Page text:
Vaginitis – Types, Symptoms, and Prevention

Vaginitis is an inflammation of the vagina that can result in discharge, itching, and pain.

The cause is usually a change in the normal balance of vaginal bacteria or an infection.

And, in addition to that, reduced estrogen levels after menopause and some skin disorders can cause vaginitis.

Most Common Types of Vaginitis

  • Bacterial vaginosis – resulting from a change of the normal bacteria found in your vagina to overgrowth of other organisms
  • Yeast infections – are usually caused by a naturally developing fungus called Candida albicans
  • Trichomoniasis – is caused by a tiny one-celled parasite named Trichomonas vaginali and is commonly transmitted by sexual intercourse

Symptoms of Vaginitis

Vaginitis signs and symptoms can include:

  • Change in color, odor or amount of discharge from your vagina
  • Vaginal itching or irritation
  • And pain during intercourse
  • Painful urination
  • Light vaginal bleeding or spotting

If you have a vaginal discharge, which many women don’t, the characteristics of the discharge might tell the type of vaginitis you have.

Examples include:

  • Bacterial vaginosis
    • Burning feeling when you pee
    • Fishy smell that gets stronger after sex
    • Itching
    • Thin white, gray, or green discharge
  • Yeast infection
    • Itching and irritation in the vagina and vulva
    • A burning sensation, especially during intercourse or while urinating
    • Redness and swelling of the vulva
    • Vaginal pain and soreness
    • Vaginal rash
    • Thick, white, odor-free vaginal discharge with a cottage cheese appearance
    • Watery vaginal discharge
  • Trichomoniasis
    • Vaginal fluid that smells bad and is greenish or yellowish
    • Genital itching, burning, redness, or soreness
    • Pain when they pee or have sex
    • The need to pee more often
    • Bleeding after sex

Causes

The cause depends on what type of vaginitis you have:

  • Bacterial vaginosis – is the most common cause of vaginitis resulting from a change of the normal bacteria found in your vagina.
    • It’s an overgrowth of one of several other organisms.
    • Usually, bacteria normally found in the vagina (lactobacilli) are outnumbered by other bacteria (anaerobes) in your vagina.
    • If anaerobic bacteria become too numerous, they upset the balance, causing bacterial vaginosis.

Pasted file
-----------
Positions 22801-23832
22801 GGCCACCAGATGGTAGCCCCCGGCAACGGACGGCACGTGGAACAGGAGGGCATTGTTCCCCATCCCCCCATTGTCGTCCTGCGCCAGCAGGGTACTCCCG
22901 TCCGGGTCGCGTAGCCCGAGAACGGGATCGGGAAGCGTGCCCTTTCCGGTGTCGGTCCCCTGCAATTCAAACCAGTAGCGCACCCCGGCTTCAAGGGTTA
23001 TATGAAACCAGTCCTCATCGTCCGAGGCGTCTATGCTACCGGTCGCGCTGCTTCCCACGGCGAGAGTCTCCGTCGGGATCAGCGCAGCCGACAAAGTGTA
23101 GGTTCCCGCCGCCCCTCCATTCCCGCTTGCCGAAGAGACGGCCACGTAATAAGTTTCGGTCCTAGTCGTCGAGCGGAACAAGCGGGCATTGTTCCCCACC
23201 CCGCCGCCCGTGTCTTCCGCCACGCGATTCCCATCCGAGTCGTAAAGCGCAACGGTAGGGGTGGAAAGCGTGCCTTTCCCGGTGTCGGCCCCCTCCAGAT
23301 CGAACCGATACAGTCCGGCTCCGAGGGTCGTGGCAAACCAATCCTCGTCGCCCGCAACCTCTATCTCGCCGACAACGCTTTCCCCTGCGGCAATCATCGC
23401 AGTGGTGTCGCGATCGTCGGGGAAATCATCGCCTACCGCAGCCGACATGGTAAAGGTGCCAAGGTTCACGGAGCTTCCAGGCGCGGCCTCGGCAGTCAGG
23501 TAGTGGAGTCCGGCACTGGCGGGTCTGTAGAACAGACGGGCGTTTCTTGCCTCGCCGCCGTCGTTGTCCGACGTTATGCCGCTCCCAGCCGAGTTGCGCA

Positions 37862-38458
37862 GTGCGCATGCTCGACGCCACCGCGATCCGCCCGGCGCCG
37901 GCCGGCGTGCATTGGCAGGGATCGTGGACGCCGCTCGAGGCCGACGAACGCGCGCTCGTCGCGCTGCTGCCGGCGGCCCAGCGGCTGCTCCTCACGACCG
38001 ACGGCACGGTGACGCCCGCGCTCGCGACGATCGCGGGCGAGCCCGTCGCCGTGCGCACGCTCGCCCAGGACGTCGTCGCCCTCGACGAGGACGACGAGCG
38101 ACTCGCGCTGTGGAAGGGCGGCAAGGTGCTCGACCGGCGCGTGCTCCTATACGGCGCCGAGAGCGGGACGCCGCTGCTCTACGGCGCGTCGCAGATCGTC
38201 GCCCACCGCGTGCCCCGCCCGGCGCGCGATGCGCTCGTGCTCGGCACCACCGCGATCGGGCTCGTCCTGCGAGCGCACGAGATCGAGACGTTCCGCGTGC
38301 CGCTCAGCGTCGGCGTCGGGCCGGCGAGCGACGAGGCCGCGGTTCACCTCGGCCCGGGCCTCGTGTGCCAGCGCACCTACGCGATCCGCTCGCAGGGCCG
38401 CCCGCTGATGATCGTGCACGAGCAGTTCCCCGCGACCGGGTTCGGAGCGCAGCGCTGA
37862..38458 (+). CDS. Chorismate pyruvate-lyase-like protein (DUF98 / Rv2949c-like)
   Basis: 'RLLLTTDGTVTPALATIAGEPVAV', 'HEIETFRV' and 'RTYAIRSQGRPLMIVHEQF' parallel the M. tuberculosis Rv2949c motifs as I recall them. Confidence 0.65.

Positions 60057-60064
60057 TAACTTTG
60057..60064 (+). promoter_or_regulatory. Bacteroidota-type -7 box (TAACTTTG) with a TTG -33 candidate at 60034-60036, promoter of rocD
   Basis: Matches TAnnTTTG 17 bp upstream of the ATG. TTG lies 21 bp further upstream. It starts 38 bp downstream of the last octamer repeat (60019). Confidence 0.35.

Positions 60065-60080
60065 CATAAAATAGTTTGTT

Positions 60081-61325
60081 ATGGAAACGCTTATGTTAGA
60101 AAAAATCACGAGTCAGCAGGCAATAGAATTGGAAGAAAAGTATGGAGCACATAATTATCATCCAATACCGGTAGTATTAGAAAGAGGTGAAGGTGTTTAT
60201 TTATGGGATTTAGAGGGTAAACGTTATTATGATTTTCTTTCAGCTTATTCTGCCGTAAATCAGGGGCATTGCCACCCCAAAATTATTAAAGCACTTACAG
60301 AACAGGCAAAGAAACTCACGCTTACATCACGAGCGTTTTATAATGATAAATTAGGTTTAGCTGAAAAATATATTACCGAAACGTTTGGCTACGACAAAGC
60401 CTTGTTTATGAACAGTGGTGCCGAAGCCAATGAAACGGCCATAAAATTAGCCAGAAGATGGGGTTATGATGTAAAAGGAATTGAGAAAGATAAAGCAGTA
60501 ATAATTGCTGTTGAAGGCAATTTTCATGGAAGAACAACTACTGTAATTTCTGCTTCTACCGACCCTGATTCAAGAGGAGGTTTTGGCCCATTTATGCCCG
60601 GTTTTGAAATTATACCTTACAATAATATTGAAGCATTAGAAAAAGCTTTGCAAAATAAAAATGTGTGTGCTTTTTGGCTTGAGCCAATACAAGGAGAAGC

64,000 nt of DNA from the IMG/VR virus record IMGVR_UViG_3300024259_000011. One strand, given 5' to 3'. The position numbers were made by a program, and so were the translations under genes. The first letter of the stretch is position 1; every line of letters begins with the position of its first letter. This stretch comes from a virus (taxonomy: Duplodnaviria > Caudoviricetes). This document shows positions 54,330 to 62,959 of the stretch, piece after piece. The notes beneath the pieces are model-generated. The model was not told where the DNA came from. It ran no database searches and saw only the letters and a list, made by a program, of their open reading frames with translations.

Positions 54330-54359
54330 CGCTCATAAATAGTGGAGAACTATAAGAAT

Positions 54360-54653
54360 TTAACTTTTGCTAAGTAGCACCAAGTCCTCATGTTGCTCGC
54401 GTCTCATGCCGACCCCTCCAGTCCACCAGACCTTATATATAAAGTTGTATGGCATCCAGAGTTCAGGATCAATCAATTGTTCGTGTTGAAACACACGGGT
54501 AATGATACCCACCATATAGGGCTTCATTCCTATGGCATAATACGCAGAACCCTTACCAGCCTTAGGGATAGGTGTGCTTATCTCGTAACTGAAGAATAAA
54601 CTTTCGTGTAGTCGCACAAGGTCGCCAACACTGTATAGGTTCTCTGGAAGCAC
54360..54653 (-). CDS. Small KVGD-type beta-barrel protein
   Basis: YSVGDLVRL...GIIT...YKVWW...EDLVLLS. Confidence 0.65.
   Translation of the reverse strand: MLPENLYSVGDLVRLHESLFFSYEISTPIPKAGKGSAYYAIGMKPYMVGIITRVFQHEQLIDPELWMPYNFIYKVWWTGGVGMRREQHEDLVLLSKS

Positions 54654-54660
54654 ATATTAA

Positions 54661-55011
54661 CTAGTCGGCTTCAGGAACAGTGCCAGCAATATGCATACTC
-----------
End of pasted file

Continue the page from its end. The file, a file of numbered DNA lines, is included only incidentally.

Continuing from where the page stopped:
• This type of vaginitis seems to be linked to sexual intercourse, especially if you have multiple sex partners or a new sex partner.
    • But it also occurs in women who aren’t sexually active.
  • Yeast infections – these occur when there’s an overgrowth of a fungal organism called Candida Albicans in your vagina.
    • Candida Albicans, also causes infections in other moist areas of your body, such as in your mouth (thrush), skin folds and nail beds.
    • The fungus can also cause diaper rash.
  • Trichomoniasis – this common sexually transmitted infection.
    • This organism spreads during sexual intercourse with someone who has the infection.
    • In men, the organism usually infects the urinary tract, but often it causes no symptoms.
    • In women, trichomoniasis typically infects the vagina, and might cause the symptom.
    • It can also increase a woman’s risk of getting other sexually transmitted infections.
  • Noninfectious vaginitis – vaginal sprays, scrubbing, perfumed soaps, scented detergents.
    • Spermicidal products may cause an allergic reaction or irritations in the vulvar and vaginal tissues.
    • Foreign objects, such as tissue paper or forgotten tampons, in the vagina can also irritate vaginal tissues.
  • Genitourinary syndrome of menopause (vaginal atrophy) – reduced estrogen levels after menopause or surgical.
    • Removal of your ovaries can cause the vaginal lining to thin.
    • Sometimes resulting in vaginal irritation, burning, and dryness.

Prevention

Good hygiene may prevent some types of vaginitis from recurring and may relieve some symptoms:

  • Avoid baths, hot tubs and whirlpool spas.
  • Avoid irritants – these include scented tampons, pads, douches and scented soaps.
    • Rinse soap from your outer genital area after a shower, and dry the area well to prevent irritation.
    • Don’t use harsh soaps, such as those with deodorant or antibacterial action, or bubble bath.
  • Wipe from front to back after using the toilet – doing so avoids spreading fecal bacteria to your vagina.
  • Don’t scrub – your vagina doesn’t require cleansing other than normal bathing.
    • Repetitive scrubbing disrupts the normal organisms that reside in the vagina and can actually increase your risk of vaginal infection.
    • Scrubbing won’t clear up a vaginal infection.
  • Use a latex condom – both male and female latex condoms may help you avoid infections spread by sexual contact.
  • Wear cotton underwear – also wear pantyhose with a cotton crotch.
    • If you feel comfortable without it, skip wearing underwear to bed.
    • Yeast thrives in moist environments.

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